The Final Exam will test you on all the material covered in the first seven weeks of the course.  It will be a OPEN BOOK and OPEN NOTES exam, and you will be allowed to use a calculator.  It must be taken in person (requiring a photo identification) no later than Thursday of the 8th week of instruction (March 6, 2007) at one of the Park University campuses around the country.  If one is not available in your area, I will approve a non-Park proctor if the Guidelines for selecting an acceptable proctor, found at the Park University Website, are followed.

    It will be your responsibility to insure that your approved and accepted proctor form reaches me by the end of the sixth week.  Fifteen BONUS points will be earned by all who have an APPROVED AND ACCEPTED proctor form to me before the end of the 3rd week of the term.  (Please note:  All non-Park proctors must be approved by me before they are sent on to your proctor for acceptance.  These two procedures take time, so if you wish to earn these bonus points, you should begin immediately securing a qualified proctor.  Then you will have all of the necessary information ready when the online proctor form link is made operational.)

    Fifteen PENATLY points will be assessed on the Final Exam if your proctor form is not submitted to me before the end of the 6th week of the term.

    You will receive a confirmation on the approved proctor form at the same time I receive my copy.  So, you do not need to send me a copy of the one you receive, and if you have not received a copy, I have not either!  Failure to take a proctored final exam will result in an automatic "F" grade for the course.


    On a weekly basis, each student will need to complete the following items:

    1.  Discussion Posting

    Each student will answer and respond to the posed question. Each student’s overall participation will be graded at the end of the week (out of 10 points), according to the scale below:  

    Score

    Criteria

    10

    Student fully participated, answered the posed question completely, and relevantly responded to fellow students thoughts and ideas with insightful and appropriate comments. 

    8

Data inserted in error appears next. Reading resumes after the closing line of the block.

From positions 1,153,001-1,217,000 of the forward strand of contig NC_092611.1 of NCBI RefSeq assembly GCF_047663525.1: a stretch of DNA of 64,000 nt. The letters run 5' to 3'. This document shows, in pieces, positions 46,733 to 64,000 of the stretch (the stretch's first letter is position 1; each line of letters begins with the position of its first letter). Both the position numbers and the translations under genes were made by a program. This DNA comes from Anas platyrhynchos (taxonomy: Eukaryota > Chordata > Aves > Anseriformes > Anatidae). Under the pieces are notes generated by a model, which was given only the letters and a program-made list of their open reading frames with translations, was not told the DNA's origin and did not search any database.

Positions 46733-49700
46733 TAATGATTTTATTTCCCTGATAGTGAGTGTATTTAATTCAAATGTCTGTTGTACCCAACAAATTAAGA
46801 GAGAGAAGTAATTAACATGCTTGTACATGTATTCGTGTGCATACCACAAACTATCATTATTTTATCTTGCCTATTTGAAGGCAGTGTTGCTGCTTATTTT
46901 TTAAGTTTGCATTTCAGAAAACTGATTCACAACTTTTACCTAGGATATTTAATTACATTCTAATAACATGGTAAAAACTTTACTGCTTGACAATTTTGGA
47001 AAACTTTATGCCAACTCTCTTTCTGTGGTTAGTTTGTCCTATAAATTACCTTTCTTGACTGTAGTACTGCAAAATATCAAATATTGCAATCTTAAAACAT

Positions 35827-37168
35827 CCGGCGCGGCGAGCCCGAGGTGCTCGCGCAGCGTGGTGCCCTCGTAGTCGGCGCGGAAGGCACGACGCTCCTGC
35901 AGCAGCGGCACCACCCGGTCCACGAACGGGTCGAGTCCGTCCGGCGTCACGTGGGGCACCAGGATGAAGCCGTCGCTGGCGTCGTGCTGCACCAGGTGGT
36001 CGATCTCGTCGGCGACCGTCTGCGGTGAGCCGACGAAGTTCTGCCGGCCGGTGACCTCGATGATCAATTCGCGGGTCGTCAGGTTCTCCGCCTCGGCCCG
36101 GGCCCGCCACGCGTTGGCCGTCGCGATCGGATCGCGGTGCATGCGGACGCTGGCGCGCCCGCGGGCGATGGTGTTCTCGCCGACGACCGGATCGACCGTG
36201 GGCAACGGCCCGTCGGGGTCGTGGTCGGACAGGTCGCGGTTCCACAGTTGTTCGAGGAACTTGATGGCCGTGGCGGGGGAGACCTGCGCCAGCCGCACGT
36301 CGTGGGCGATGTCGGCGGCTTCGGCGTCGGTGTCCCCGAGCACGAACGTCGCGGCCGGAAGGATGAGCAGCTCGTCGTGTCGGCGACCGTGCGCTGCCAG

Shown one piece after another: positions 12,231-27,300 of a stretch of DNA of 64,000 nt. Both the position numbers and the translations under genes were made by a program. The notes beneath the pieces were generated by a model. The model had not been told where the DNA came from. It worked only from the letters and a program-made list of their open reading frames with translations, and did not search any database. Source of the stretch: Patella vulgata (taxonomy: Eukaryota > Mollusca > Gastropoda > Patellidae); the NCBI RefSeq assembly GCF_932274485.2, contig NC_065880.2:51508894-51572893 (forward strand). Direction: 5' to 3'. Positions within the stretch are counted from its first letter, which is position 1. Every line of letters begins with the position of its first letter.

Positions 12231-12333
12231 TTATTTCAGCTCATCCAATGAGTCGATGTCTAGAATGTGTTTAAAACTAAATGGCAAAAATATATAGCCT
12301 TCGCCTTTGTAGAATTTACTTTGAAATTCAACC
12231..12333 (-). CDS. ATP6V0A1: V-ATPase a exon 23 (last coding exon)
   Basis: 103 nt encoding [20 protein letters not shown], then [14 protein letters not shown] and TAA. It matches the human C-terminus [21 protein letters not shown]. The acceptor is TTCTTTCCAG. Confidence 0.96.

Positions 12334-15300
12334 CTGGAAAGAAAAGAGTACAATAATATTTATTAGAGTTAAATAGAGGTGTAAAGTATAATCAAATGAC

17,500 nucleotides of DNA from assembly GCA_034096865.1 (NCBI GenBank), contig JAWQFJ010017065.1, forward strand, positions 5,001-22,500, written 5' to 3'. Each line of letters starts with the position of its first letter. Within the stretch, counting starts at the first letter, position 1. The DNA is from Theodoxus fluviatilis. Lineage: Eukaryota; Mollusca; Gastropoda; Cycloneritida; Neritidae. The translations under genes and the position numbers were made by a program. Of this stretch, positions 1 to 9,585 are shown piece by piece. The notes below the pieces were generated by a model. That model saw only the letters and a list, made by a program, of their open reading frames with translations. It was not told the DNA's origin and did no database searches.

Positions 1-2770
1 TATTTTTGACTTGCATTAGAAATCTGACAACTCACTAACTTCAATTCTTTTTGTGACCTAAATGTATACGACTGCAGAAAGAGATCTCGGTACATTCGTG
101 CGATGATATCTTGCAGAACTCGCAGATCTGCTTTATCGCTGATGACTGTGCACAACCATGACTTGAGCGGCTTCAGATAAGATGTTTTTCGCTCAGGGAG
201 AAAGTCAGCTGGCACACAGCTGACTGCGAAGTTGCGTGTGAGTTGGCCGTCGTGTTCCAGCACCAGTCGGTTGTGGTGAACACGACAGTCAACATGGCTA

Student participated, answered the posed question completely, and responded to a mediocre degree to fellow students. 

    6

    Student participated, answered the posed question completely, and responded to fellow students minimally.

    4

    Student participated by answering the posed question completely, but did not respond in any way to fellow students. 

    2

    Student minimally participated, and would not be considered a part of the “active” discussion. 

    0

    Student did not participate in any way.

     All discussion postings must be complete by Sunday, 11:59PM Mountain time. 

    2. Practice Problems & Extra Credit

    Practice problems will be assigned each week. They are not graded or turned in, but they are meant to help guide you through the material presented. There will also be solutions to various even-numbered problems posted, also to help you learn the presented material each week. The answers to the odd-numbered problems are available in the back of the book. The solutions (how to work out each problem step-by-step) to the odd-numbered problems are available in the Student Solutions Manual, if you purchased that text. 

    Each week, there will be an extra credit problem available, worth 5 points.  It must be completed week assigned, and will not be accepted late.  The extra credit will be submitted online, within each Unit, in the “Extra Credit” section. There will be no other extra credit available at the end of the term, so take advantage of it each week!  

    3.  Quizzes

    Each student will complete TWO quizzes each week, consisting of 10-15 problems from the assigned reading for the week.